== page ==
That's the laser-like thinking behind Republican Rep. Paul Gosar's message to Remington Arms, which assembles its weapons in the most anti-gun state in the nation, New York. Gosar let Remington know that they ought to make their products where the elected officials and many citizens really like them, not in a state where the governor and other politicians just don't appreciate all the good they do.
Gosar has written Remington that New York's gun control laws, which are among the nation's toughest, should tell the business that it's no longer welcome there. Gosar has officially extended an invitation to the firearms giant to move to Arizona. KTARFurther, if the Arizona legislature passes one of the pending bills that will allow the state's gun dealers to ignore new federal regulations, like a ban on assault weapons, then there will be even more customers for Remington out here. The Republican congressman isn't the only person who thinks making Arizona the Disneyland of Guns is a good idea.
Glenn Hamer heads up the Arizona Chamber of Commerce and agrees with Gosar's assessment of New York.Yeah, why would any company operate in New York instead of Arizona? Let's discuss below the fold.
"Why any company would do business in the state of New York is beyond me. It has a very hostile business environment," Hamer said.
I mean, if I were a business and I was looking for a workforce, I'd certainly look first at the Grand Canyon State, whose public schools rank eighth worst in the nation, instead of New York, which is judged third best. And New York has 10 colleges in the nation's top 100, while Arizona has ... zippo. After all, New York's educated and skilled workers will want higher salaries. And unions! Don't forget, Remington: Arizona is a right-to-work state.
Indeed, why would any business set up shop in New York? According to think tanks that track business taxes, New York is a terrible place, one of the worst in the country. But take a look at the top 10 best states for low taxes:
2. South Dakota
6. New Hampshire
No offense to my friends in Wyoming, but you can make your taxes as low as possible, maybe even give money away, and that in itself won't lure businesses. That's the fallacy of a lot of Chamber of Commerce rhetoric about low-tax incentives. Among the attractions that make a location competitive for business retention and relocation, tax rates are important, but generally they fall behind education, healthcare, environment, transportation, markets, and arts and culture. Sure, call centers and warehouses will go where the taxes and regulations are minimal, but the companies you want, the ones that pay good wages and attract an educated workforce, seek communities of character. Otherwise they'd all be headquartered in Somalia.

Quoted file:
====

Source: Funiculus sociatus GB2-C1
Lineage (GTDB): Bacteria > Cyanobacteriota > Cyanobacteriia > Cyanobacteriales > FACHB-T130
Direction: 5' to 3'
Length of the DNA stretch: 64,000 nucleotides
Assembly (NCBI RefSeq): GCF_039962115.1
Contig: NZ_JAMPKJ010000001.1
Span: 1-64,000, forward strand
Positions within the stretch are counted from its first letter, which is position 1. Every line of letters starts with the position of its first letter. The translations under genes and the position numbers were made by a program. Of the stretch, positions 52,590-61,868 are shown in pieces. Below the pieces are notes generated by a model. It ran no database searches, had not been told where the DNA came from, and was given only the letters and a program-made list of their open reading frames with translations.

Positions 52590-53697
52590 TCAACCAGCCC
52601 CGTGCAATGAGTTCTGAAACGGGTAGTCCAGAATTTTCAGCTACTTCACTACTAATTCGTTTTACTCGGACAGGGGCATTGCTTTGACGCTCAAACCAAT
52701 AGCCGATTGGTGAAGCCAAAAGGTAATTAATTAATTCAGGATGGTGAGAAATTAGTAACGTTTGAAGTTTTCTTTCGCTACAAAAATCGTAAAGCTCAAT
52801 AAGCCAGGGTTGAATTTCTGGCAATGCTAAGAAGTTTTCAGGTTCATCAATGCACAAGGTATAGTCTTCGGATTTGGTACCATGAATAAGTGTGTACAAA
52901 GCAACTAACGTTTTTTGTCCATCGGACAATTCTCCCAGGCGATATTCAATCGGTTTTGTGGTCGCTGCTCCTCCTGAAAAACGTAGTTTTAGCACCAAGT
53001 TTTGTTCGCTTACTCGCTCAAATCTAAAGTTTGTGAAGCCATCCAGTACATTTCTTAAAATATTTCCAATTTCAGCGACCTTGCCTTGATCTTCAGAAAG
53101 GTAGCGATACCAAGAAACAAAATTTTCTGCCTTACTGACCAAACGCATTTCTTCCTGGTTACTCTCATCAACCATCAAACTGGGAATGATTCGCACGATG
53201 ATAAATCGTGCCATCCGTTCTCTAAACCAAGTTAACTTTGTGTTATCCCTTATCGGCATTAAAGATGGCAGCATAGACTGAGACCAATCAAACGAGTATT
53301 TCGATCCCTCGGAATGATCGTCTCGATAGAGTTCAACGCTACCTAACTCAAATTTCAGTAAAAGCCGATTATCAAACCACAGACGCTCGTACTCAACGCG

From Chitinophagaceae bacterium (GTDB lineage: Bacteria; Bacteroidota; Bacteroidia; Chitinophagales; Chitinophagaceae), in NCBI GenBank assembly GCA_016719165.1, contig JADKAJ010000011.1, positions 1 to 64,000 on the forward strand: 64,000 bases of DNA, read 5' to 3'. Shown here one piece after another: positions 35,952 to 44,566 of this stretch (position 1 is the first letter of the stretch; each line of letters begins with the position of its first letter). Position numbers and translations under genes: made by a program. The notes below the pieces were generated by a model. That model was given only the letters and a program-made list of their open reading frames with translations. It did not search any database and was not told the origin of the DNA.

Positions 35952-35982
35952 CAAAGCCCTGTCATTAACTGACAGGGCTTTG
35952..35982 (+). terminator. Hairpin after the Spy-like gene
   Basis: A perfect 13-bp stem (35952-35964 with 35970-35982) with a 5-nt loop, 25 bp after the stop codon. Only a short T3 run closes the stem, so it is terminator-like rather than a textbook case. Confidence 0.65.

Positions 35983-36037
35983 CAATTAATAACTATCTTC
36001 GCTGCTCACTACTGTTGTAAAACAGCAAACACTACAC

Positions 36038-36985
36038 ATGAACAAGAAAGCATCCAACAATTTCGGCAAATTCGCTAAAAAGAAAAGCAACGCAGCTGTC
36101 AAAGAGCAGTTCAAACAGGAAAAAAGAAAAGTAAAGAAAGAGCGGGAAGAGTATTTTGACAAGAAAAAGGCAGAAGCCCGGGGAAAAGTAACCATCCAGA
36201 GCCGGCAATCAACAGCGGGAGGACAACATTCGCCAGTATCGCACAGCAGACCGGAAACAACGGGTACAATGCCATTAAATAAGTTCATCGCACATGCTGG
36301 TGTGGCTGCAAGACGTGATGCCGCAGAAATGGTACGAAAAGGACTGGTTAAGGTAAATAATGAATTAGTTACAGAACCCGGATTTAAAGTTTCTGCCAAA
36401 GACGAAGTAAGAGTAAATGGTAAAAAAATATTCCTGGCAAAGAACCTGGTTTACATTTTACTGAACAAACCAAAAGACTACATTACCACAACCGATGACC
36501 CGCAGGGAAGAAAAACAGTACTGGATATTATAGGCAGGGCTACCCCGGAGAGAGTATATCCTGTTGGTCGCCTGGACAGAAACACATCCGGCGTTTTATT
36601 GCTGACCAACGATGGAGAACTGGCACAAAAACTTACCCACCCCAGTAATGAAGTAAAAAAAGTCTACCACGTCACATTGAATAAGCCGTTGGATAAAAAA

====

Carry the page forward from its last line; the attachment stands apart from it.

In the economic history of large businesses that have relocated to Arizona, like Motorola, the bait was the state's unique natural and cultural landscape, not its tax base. But that was in the 1950s, and since then the movers and shakers have done a good job destroying that landscape. Today Phoenix is the sixth largest city in the nation, but it is home to very few corporate headquarters. The reason is not because of high taxes, because Phoenix has among the lowest in America. But when it goes head-to-head with Seattle, Austin, Denver, San Francisco, and other western cities competing for corporate headquarters, Phoenix often loses—not because its taxes are high, but because its social amenities don't make the grade.
One major black eye is the state's backwards reputation, which it has earned by passing racist legislation like the "papers please" law, enacting intolerant LGBT policies, and cutting education more than any other state in the last four years. Not helping is the carnival of pinhead public officials, such as Gov. Jan "Headless Bodies" Brewer, Sheriff Joe "Pink Underwear" Arpaio, and former Sen. Russell "My Best Friends Are Nazis" Pearce. When your state is a regular punchline for Jon Stewart, Sunday talk shows, and MSNBC, that can't be a good thing for business attraction.
And what better way to enhance Arizona's reputation than to become the nation's headquarters for the makers of death machines! Arizona is already home to more than 100 companies that manufacture guns, including American Spirit Arms, which makes the AR15, the preferred weapon of Adam Lanza. Let's lure them all to Arizona, and branch out to other lethal markets—ammo, grenades, mines, rocket launchers, and howitzers! Arizona has a lot of desert to blow shit up in anyway.
Get creative: Provide a special tax break for corporations whose product can pierce police armor or pass undetected through airport scanners. Hell, change the motto on the state's license plate from "Grand Canyon State" to "From My Cold Dead Hands." The Department of Commerce can create fancy brochures to lure gun makers, pointing out that Arizona's gun shows, where anybody can buy anything, make perfect focus groups.
Next the Office of Tourism can get into the mix, designing tour packages for people who want to visit gun factories, just like beer brewers provide tours through their facilities. Nearly everyone's seen our Grand Canyon by now anyway; it's time for a new niche market—Bullet Tourism! Heck, only three people were murdered at the OK Corral in Tombstone, and that chintzy POS attraction, with its every-hour-on-the-hour shootem'-ups still draws millions of people! Some entrepreneur should buy the Safeway parking lot in Tucson and start offering hourly reenactments of the 2011 shooting, where Jared Loughner killed six and injured twelve, including a U.S. congresswoman.
Poor taste? But that's what Rep. Gosar's plan is—economic development, where weapons of death are the instrument. Anything for a buck, nothing's off limits.
Let's send a message to the extremist gun lobby that their days of electoral supremacy have come to an end. Give $3 to Robin Kelly!